Ulrika Citron, KLN '88, serves as the co-chair of the Next Generation Council for the Shoah Foundation at the University of Southern California (USC). Having spent her career working strictly with not-for-profit organizations, she works to give a voice to victims and witnesses of atrocities, and to educate the public to fight discrimination, bullying and racism.
USC's Shoah Foundation interviews survivors of the Holocaust and other genocides around the world, recording their stories so they can be shared for educational purposes.,The organization works with 57,000 educators worldwide to support the group's motto: "Never again." The organization's goal is to halt the cycle of genocide across the globe.
Citron's connection to the Holocaust runs deep: Her father grew up in Amsterdam in the 1940s. In an effort to escape the concentration camps, her father and his siblings became "hidden children" during the war—Jews hiding from the Nazis. Members of the resistance, often families, took these children in to shield them from capture and deportation to the camps.
Her father managed to survive, but his parents and most of his extended family were killed. He ended up in Sweden after the war, where he married Citron's mother. They lived there until she was ready to start college. They came to the United States and settled in Philadelphia. While living in Center City Citron her bachelor's degree in film production at Klein College with a minor in German at the College of Liberal Arts.
"Coming from a different country and having an American college experience had an impact on me—the camaraderie with students, being able to take classes in different departments, it totally changed me," she said. "It led me to a full-time job in New York, and I'm still here—I became an American citizen."
Her time at Temple led her to an internship at WHYY she called "invaluable." Her performance there earned her a job at PBS in New York as a producer's assistant.
After she had her first child, Citron started thinking about a career change. "I got married and had kids, which wasn't conducive to the work I was doing," she said. "My husband was traveling for work so I decided to stay home with my firstborn son—which [stayed true for] the second and the third too."
Citron didn't want to take any old job in an office. "I wouldn't want to have a job that's not meaningful—that's very important to me," she said. "Even when I was living paycheck to paycheck from PBS I believed that."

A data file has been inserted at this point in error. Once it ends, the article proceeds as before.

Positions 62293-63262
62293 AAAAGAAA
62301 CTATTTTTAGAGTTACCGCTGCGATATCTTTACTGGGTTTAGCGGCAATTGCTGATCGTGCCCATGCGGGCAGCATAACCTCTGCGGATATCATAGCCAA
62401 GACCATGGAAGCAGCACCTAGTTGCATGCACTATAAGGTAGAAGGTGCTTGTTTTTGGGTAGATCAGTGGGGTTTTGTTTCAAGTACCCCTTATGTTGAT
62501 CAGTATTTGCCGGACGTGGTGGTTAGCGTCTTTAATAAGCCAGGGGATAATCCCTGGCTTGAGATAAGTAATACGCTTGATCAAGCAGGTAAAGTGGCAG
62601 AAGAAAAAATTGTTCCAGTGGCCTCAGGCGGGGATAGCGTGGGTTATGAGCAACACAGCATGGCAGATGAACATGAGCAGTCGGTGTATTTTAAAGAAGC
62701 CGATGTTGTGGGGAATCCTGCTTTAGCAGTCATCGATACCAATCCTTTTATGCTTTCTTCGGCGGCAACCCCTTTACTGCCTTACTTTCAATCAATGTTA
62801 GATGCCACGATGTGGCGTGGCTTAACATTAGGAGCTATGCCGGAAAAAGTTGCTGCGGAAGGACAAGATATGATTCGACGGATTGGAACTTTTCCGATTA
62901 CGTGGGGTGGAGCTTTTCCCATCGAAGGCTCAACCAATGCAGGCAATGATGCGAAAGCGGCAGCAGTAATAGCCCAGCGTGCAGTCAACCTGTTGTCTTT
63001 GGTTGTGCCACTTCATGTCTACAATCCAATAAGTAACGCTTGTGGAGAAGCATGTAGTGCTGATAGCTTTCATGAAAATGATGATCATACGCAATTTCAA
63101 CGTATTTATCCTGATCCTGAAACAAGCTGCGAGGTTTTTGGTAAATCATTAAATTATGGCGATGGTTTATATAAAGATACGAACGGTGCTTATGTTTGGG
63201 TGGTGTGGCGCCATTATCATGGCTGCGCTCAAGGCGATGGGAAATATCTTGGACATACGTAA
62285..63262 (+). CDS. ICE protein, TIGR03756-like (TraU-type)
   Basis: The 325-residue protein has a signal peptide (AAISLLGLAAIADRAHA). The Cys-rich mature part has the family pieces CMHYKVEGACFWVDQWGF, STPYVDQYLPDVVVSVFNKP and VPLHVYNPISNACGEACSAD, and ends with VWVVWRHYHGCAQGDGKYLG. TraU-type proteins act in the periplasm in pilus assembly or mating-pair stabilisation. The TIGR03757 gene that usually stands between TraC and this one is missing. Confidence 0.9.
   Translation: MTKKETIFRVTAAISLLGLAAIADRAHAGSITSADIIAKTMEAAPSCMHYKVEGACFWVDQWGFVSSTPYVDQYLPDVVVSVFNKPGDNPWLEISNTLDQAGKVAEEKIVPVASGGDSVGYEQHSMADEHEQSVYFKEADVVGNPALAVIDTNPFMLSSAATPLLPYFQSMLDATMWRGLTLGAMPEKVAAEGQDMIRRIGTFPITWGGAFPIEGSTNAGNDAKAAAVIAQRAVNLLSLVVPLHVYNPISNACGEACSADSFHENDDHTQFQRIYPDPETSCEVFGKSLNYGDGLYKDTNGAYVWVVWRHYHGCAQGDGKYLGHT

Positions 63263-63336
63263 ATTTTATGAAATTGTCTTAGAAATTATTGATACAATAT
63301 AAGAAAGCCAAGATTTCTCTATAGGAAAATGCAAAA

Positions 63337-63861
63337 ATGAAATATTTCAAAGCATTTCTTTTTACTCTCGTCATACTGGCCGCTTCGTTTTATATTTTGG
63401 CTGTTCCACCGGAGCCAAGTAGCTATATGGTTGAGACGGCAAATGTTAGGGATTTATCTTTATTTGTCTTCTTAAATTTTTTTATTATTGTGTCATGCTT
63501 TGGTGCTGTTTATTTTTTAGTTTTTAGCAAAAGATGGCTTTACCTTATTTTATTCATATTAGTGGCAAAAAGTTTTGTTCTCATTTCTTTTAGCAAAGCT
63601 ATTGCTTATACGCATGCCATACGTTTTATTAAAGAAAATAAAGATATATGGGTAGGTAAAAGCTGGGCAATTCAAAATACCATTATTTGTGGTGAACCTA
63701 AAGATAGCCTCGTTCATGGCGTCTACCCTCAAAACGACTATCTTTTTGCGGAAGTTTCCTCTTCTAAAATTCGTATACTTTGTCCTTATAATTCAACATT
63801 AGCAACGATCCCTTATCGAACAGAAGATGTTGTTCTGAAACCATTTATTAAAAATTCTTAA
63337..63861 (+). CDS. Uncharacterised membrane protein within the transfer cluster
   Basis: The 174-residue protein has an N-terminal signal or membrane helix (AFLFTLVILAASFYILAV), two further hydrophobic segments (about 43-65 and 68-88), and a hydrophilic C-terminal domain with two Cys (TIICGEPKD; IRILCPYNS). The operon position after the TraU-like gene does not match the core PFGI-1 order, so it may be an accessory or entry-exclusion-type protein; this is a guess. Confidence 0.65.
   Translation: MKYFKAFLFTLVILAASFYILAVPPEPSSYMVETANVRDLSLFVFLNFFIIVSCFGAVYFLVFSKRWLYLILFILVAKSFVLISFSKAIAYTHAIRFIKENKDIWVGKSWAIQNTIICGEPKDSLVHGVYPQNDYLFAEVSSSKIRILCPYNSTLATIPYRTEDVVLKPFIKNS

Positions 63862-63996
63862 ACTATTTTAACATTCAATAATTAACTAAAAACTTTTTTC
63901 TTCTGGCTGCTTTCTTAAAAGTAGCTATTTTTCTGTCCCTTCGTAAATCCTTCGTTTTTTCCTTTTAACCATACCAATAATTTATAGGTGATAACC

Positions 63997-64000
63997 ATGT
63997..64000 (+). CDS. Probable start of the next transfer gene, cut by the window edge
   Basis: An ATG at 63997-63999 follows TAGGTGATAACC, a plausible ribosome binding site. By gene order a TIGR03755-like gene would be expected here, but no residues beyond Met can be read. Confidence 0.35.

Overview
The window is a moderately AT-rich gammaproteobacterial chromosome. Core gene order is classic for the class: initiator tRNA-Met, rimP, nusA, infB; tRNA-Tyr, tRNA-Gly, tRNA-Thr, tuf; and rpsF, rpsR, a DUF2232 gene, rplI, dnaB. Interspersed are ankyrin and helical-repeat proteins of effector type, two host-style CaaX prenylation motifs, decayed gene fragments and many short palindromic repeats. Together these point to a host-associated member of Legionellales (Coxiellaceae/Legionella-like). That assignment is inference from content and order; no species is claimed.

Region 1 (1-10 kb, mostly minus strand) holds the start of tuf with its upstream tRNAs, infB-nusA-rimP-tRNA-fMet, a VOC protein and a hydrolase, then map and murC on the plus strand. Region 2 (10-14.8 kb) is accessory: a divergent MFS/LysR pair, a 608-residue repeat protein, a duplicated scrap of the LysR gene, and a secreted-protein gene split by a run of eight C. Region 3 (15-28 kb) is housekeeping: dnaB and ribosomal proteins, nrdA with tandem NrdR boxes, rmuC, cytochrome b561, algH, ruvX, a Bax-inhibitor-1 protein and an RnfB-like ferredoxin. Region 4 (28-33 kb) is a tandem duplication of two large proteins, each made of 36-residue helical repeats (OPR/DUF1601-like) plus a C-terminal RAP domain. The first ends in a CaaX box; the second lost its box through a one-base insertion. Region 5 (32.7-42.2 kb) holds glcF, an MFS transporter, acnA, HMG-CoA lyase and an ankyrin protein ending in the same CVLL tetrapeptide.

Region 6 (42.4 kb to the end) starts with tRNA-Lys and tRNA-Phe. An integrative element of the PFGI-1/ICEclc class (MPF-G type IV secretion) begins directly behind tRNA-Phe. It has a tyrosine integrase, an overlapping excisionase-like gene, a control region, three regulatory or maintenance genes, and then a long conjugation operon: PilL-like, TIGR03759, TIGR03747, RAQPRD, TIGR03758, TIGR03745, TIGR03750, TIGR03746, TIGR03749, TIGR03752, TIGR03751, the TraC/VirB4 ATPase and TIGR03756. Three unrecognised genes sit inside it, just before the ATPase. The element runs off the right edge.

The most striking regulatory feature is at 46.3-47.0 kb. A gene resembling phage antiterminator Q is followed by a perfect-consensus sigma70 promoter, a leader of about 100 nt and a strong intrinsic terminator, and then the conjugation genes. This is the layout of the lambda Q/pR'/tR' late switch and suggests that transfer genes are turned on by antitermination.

She found herself working for various non-profits in New York and volunteering at her children's schools. It wasn't until her kids got older and more independent that her work's focus changed.
"I was trying to see what to do now that I have more time. My husband went to USC so there's a connection that led us to The Shoah Foundation and we became immersed in their work," Citron said. "It resonated with us to support education, and the philosophy of genocide prevention through testimony-based education."
Citron began donating her time to the foundation, interviewing survivors and helping plan events. Eventually, she went to Rwanda to learn about the 1994 genocide there directly from survivors. It claimed the lives of over 800,000.
"To see these young people who had been through so much, finding comfort in testimonies from the Holocaust, seeing that they could go on with their lives, create families, have success even—it was profound and inspiring," she said.
Citron has also visited Nanjing, China, where more than 300,000 were killed in a genocide during the 1930s. She collected testimonies from some of the few remaining survivors, and added them to the foundation's archives.
Citron has found many benefits of working for the Shoah Foundation.
"It gives me a lot of flexibility. I work from home, I get to travel, and I can control how much work I put in—a positive when you have kids," Citron said. "And of course, the substance of the work—I don't know where else I could find that."